After many a late night of searching the Internet not finding exactly what I was looking for, I was getting a bit anxious. Cream or ivory? Matte or satin finish? Embossed or not?

The problem was I really had no idea what I had wanted in a wedding invitation.

Then one day, as I was putting away some books back onto the shelf in my office, a piece of scrap paper fell onto the floor. I looked down and staring up at me was the sketch of a lily of the valley done on a piece of notebook paper in blue ballpoint ink.

Lily of the valley had always been one of my favorite flowers—one of the first flowers of spring that has the most incredible perfume coming from its small white bell shaped petals. They used to grow under the forsythia bushes in the backyard of my childhood home. I would pick them and create little bridal bouquets for my Barbi dolls and dream of the day I would someday carry lily of valley in my own bouquet.

I picked up the paper and read the note on the back: “Remember, I found these in the snow. Love, Valerie.”

Valerie was an older woman at the church I attended in New York City who had seen her share of heartache in the game of love and in the game of life. She had always persevered, though, and as a result her trust in God was evident to all who came in contact with her. I was one of those lucky ones who had come in contact with her.

We had shared some of our struggles with waiting on God in a small group at a church retreat and it turns out we both had a lily of the valley story to tell.

Valerie remembered how one bitterly cold and snowy winter day, as she made her way through the city streets with a heavy heart and many questions about her future on her mind, she spotted a bunch of lily of the valleys peaking through the snow—snow that hid concrete underneath. How could this be? She walked closer and realized the flowers were plastic. Still it didn’t matter. The sign of hope in the snow was for her a reminder to hold on and to trust that God was leading her.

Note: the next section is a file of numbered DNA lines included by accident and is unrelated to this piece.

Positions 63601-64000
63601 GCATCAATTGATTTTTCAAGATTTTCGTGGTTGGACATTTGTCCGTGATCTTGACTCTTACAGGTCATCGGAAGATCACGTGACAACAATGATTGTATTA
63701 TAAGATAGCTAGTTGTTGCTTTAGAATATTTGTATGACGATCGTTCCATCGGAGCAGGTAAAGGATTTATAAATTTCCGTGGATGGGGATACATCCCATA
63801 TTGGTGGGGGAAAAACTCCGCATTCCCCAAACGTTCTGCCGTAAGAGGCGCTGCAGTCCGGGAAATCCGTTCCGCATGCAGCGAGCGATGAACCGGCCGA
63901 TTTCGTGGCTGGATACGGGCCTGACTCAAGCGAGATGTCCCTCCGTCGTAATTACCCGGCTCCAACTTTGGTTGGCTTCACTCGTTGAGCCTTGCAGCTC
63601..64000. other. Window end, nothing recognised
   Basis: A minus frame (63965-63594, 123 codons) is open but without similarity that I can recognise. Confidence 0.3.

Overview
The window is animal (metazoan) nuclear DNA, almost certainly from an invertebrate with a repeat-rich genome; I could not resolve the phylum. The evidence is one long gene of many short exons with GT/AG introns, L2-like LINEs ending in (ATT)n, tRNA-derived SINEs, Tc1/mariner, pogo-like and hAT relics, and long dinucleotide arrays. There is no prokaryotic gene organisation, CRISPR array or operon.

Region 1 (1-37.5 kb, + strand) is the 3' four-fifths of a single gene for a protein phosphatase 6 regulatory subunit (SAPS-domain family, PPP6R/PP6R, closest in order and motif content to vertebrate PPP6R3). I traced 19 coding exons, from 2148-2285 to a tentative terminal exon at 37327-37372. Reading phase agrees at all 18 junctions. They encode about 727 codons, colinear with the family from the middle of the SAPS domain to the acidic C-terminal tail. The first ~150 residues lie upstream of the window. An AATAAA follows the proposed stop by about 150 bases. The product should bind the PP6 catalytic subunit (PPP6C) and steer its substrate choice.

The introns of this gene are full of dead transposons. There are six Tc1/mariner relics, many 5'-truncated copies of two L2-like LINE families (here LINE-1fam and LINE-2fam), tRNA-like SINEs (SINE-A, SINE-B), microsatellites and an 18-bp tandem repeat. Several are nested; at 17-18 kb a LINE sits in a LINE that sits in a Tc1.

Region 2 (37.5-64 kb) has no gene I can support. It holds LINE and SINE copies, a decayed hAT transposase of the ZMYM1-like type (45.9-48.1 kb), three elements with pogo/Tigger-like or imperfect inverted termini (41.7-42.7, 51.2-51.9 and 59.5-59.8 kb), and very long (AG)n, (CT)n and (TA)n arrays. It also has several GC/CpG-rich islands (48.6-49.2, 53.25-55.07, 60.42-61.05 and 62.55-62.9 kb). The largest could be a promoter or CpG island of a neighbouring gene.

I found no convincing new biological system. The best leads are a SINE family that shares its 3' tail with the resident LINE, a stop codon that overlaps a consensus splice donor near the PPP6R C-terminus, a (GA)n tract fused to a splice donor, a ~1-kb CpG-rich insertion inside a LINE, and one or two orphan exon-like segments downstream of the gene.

Mine was that these flowers were growing outside of my boyfriend’s mother’s apartment in Manhattan the weekend we went there to pack up her belongings after she quickly succumbed to cancer. And how, just three years later, after my that same boyfriend died in a jeep accident Africa, I found those flowers growing bountifully on the side of the new home I had just moved into.

The minister who listened to us share our stories fought back the tears in his eyes and smiled as he then shared something with us I didn’t know.

“The lily of the valley has often been portrayed in religious paintings. It symbolizes the promise that happiness will always return.”

I gazed at the sketch Valerie did for me so long ago and remembered the unrelenting years filled with my own waiting and heartache and wondering if God was hearing my cries or not. Of course, God was and now here I was in the midst of planning a long-hoped for wedding. I looked at the scrap paper and realized what my wedding invitations had to be.

I ran to the computer and logged on to a wedding invitation site that I had seen two months before. There on that site were wedding invitations that had embossed lily of the valleys on them. I wasn’t too sure about them at first glance. They were white vellum, which was a bit lighter and more delicate than the heavier card stock I had been looking at. But now I knew they were perfect. I proceeded to order the invitations.

I logged out of the computer and stared some more at Valerie’s sketch and thought about this wedding and the excitement that was building in the little white church.

I realized this wedding was more than just about Pastor Donna getting married—finally. This was about the miracle of love found—between my soon-to-be-husband and me, between a pastor and her congregation, between and congregation and its community—love found in God who had never stopped loving us.

There are miracles of love everyday for us to see. For me those miracles have come in the way of hearing about plastic lily of the valleys peeking up from the snow on a city street and then seeing hundreds of lily of the valleys in full bloom on the side of my house after praying to God for a sign that God was still there. Miracles of love have come in the way of seemingly mundane discussions on what color for tablecloths and what kind of flowers for the sanctuary. Miracles of love come from God in the most unexpected ways

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Sprigs of lily of the valley grace Pastor Donna’s bridal bouquet. A reminder of the miracle of love and God’s promise of the return to happiness.

I gently placed Valerie’s lily of the valley sketch back into a book, knowing someday when I needed to see it the most, it will once again miraculously fall gently out onto the floor. Until then, I remember. With God there is always a return to happiness.

This Way of Life Lenten Challenge: Where are the miracles of love blooming this day in your life? Take note of them and remember to say “Thank you, God.”